The Story Behind The Story
J. Anderson Coats (aka nilliaj)
Recently, my essay on the production of historical fiction appeared in Mamaphonic, an anthology that deals with creativity and motherhood. I did what promotion I could manage, cheerfully badgering local libraries and bookstores to carry it and sending out a few review copies to local newspapers. Then I went on to the next writing project, hoping to get another $40 to contribute to my heating bill.
About a two weeks ago, I got an email from an editor at a well-known regional parenting magazine that I’ll call RPM. Ms. Editor said she’d read my essay in Mamaphonic and noted from my bio that I was both a teenage mother and a graduate of Bryn Mawr College. She wondered if I was interested in writing a feature article about being a successful teen mom.
I stared at the words. I read them four times with my heart in my throat. My hands shook. An editor from a well-known magazine was contacting me---was soliciting a feature article. My writing floats in dim corners of print and the web, and every article and essay resulted from hours of research, tedious querying and endless rejection. But this editor---she came to me.
RPM has a circulation of over 200,000, a thousand times what my best piece ever landed in. I’m trying to make a living writing and this looked like a big break, the perfect clip to lend some validity to my portfolio.
I wrote a gushing email to Ms. Editor, saying how happy I was to write the feature, how I was a firm advocate of young mothers and their empowerment and was always looking for ways to educate the public about the reality of young motherhood. I barely remembered to include the strictly professional questions--pay rate, kill fee, word count--and sent it off chortling.
I started writing the article right away, even before I got a response. I began with my pregnancy during my first year at a large state university, the ridicule, the anger of my parents at me “ruining my life”, the relentless dismal trudge of the school/baby grind. Then I told about moving across the country, 3,000 miles away from anything and anyone familiar, landing on the east coast at barely twenty with a crawling baby on my hip. How I felt that first year, that I was sinking into a void I had no name for, crying far into the night and sleeping late over and over in a desperate, lonely cycle.
Then I wrote about Bryn Mawr, how I applied with the firm conviction that I would get in, but with the secret fear that I wouldn’t be able to compete with girls who spent their summers in third world countries building clinics out of mud or on archaeological digs in Nineveh, while I spent mine reading One Fish, Two Fish, Red Fish, Blue Fish. I wrote how Bryn Mawr changed me, changed how I looked at myself as a young mother and as a person. How I could do a full course load of Ivy League work with a part-time job, a four-hour commute and a toddler clinging to my leg. How I could do better than girls who got twice as much sleep as I did and got less done all day than I did before nine in the morning.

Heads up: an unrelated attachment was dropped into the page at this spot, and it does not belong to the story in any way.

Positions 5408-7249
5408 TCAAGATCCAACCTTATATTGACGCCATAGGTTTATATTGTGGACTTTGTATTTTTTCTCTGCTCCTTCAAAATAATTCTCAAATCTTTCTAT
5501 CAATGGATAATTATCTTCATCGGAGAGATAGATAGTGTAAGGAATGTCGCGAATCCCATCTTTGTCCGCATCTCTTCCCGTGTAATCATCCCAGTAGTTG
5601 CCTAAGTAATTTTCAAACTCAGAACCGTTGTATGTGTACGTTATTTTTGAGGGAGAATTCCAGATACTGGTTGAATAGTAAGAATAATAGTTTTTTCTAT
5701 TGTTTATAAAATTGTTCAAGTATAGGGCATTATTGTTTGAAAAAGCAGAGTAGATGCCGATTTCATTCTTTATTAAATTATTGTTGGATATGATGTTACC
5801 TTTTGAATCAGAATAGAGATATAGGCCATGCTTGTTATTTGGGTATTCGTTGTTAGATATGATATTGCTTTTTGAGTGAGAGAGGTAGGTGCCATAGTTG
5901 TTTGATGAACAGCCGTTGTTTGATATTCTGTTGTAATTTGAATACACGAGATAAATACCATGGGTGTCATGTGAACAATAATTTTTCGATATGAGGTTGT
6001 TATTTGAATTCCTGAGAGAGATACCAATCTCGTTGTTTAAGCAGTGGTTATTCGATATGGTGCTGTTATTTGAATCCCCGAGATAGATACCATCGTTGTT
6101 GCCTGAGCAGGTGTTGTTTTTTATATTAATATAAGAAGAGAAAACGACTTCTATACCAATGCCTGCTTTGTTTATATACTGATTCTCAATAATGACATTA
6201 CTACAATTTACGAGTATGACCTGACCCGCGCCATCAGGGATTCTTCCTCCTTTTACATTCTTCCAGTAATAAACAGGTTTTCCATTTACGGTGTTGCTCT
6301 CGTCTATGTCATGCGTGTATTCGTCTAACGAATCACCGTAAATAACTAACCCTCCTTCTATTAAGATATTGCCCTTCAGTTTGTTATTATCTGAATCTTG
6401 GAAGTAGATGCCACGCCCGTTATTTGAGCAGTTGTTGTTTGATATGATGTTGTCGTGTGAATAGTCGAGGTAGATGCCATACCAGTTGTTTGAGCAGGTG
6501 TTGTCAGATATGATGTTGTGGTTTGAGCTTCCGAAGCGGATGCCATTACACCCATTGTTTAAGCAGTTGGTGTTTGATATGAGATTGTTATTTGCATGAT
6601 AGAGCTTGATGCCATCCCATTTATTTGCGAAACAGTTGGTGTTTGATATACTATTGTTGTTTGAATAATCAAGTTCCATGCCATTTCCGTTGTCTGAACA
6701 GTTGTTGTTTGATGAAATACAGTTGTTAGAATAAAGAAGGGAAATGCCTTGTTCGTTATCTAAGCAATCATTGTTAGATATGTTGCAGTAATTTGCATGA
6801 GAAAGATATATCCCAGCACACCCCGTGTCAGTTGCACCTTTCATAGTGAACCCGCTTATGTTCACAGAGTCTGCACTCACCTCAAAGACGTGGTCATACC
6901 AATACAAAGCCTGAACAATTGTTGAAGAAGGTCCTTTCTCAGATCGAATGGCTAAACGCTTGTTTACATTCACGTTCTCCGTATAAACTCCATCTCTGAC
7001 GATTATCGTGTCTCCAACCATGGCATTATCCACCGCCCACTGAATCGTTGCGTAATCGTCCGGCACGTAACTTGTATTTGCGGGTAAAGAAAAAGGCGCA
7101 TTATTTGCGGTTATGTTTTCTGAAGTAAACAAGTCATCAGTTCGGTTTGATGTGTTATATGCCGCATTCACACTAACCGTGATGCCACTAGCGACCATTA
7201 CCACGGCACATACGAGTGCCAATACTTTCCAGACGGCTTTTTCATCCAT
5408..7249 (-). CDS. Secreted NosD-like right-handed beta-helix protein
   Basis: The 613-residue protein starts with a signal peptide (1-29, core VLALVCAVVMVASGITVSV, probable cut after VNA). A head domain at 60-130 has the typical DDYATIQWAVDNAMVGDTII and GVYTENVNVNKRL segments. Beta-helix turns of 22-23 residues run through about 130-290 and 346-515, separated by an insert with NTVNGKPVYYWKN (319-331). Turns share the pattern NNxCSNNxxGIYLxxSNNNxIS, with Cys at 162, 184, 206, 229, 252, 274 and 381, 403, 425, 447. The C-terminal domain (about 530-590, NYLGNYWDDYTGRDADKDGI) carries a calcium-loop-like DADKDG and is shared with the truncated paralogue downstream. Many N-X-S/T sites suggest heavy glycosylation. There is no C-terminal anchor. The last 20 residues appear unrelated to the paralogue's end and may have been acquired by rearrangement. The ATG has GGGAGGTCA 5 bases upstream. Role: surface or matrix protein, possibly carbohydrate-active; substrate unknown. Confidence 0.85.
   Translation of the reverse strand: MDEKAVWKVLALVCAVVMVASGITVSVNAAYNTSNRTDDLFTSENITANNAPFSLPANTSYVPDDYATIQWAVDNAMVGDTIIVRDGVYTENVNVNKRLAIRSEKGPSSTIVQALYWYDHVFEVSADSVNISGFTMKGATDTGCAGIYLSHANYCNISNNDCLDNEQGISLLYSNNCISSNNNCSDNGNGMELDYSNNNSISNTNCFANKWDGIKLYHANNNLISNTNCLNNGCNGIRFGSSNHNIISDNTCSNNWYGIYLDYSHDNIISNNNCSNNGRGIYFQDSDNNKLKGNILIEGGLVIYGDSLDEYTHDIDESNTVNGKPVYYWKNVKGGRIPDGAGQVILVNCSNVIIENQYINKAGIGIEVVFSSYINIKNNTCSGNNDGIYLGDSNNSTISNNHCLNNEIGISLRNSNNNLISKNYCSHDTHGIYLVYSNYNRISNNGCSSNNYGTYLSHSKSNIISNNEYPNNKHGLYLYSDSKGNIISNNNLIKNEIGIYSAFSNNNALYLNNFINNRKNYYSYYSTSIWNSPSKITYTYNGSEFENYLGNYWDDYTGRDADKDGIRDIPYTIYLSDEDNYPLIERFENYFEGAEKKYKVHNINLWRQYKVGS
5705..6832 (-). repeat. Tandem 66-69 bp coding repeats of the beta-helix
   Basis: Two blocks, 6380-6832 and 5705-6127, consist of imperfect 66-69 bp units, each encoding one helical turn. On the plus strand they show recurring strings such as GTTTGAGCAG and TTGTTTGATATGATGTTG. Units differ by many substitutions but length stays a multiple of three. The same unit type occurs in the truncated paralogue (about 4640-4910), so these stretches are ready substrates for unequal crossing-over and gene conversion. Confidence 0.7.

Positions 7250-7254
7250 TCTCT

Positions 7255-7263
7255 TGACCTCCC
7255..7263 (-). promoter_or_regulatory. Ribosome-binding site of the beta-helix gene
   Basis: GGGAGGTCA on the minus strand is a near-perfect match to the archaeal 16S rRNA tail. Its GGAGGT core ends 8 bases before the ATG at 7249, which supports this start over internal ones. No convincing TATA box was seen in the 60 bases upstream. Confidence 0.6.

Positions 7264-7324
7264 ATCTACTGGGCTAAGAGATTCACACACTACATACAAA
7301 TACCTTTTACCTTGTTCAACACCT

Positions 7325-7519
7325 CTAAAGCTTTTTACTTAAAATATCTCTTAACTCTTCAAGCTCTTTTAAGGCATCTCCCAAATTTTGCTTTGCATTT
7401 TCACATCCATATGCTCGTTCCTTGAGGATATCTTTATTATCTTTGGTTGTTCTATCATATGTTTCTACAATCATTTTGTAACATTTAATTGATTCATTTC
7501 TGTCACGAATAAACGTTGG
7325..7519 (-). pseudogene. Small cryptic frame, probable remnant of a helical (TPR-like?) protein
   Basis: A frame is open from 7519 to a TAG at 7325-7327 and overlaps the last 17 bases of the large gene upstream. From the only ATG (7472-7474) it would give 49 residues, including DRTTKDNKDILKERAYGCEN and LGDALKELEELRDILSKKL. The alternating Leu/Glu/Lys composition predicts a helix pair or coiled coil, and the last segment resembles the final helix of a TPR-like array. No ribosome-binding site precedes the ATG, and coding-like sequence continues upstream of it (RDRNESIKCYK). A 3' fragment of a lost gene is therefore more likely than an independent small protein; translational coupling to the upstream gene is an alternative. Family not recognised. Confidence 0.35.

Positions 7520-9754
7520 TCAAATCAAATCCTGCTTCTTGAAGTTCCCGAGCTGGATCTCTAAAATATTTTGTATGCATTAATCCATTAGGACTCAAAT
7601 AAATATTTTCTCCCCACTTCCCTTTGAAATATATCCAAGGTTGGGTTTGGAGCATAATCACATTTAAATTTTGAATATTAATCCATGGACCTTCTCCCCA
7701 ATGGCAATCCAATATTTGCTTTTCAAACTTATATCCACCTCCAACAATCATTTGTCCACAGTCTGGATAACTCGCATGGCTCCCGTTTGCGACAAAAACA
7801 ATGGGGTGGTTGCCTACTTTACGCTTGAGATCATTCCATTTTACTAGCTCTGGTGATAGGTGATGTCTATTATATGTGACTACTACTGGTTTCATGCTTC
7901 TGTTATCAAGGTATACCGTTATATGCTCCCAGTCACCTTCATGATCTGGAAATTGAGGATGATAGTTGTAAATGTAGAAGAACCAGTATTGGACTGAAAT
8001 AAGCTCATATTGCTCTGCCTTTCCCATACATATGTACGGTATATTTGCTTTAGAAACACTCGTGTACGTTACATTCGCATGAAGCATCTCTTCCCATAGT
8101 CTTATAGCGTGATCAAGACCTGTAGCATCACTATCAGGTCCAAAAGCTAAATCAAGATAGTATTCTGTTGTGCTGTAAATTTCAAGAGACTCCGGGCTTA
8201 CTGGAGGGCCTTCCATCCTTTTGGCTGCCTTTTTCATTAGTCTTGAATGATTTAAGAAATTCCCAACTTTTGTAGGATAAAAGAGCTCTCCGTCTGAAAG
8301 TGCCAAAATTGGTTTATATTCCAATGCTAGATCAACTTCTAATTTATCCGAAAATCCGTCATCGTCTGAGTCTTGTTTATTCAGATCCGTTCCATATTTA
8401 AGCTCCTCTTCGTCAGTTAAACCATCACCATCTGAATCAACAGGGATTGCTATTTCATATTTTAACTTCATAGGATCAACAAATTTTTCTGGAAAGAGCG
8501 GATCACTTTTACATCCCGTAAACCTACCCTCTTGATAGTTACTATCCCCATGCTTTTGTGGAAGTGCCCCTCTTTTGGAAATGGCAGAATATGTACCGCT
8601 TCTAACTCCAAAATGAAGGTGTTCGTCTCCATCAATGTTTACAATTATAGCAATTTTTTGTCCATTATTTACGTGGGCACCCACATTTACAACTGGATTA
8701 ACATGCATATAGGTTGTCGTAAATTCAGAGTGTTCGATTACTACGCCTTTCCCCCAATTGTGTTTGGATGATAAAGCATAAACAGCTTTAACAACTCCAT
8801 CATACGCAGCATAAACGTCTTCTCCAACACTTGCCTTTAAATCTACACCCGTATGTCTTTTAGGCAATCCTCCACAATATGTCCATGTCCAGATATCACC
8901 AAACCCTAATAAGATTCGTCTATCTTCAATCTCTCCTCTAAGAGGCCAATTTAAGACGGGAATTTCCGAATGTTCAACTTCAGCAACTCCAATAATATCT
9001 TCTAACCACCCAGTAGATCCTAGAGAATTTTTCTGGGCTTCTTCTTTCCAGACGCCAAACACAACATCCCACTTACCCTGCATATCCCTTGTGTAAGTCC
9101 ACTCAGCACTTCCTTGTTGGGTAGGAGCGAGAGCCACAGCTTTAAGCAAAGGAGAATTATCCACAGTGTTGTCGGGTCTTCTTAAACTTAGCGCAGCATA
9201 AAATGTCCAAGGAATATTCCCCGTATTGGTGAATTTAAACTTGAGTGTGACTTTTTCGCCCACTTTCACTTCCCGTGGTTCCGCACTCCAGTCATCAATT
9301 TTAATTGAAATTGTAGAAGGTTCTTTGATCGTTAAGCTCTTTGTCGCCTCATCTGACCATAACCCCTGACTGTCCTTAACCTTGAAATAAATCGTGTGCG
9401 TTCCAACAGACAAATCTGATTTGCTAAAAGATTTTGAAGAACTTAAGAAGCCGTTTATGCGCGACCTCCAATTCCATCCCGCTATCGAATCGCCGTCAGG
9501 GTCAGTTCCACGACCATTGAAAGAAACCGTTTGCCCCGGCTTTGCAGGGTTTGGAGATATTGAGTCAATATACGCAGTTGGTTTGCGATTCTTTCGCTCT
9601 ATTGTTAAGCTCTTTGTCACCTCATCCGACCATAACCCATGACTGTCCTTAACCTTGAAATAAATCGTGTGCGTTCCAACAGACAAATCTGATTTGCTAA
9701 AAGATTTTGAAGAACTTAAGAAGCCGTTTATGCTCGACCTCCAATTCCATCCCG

Right about there, I stopped. Pulled my fingers away from the keyboard and reread what I’d just written. I went back and reread Ms. Editor’s initial email. A successful teen mom. I thought about RPM, its glossy paper and articles about the perfect hand-crafted birthday party invitations, its chirpy, feel-good advice about the best educational videos, its photo spreads of baby clothes that cost more than my whole thrift store wardrobe.
And I began to get pissed.
What was I doing but reinforcing the stereotypes held of teen mothers by a bunch of SUV-driving suburban soccer moms with fifty-dollar manicures? They’d read my feature about being a “successful” teen mom and nod their made-up, well-coiffed heads and say, “Oh yes, she’s successful, went to a top-drawer school, has a master’s degree, happily married, has a well-adjusted kid. She’s not like those other teen moms.”
These women have probably never even met a real teen mom in the flesh, one who works graveyard at Hooters just to keep her moldy apartment with peeling paint and windows that leak cold air, or one who can’t quit her mind-numbing job at the cubical farm even though her boss is sexually harassing her, because her kid needs the health insurance. They see us on the news, big-bellied and ignorant, wrangling a mess of kids at the welfare office, and think they know us.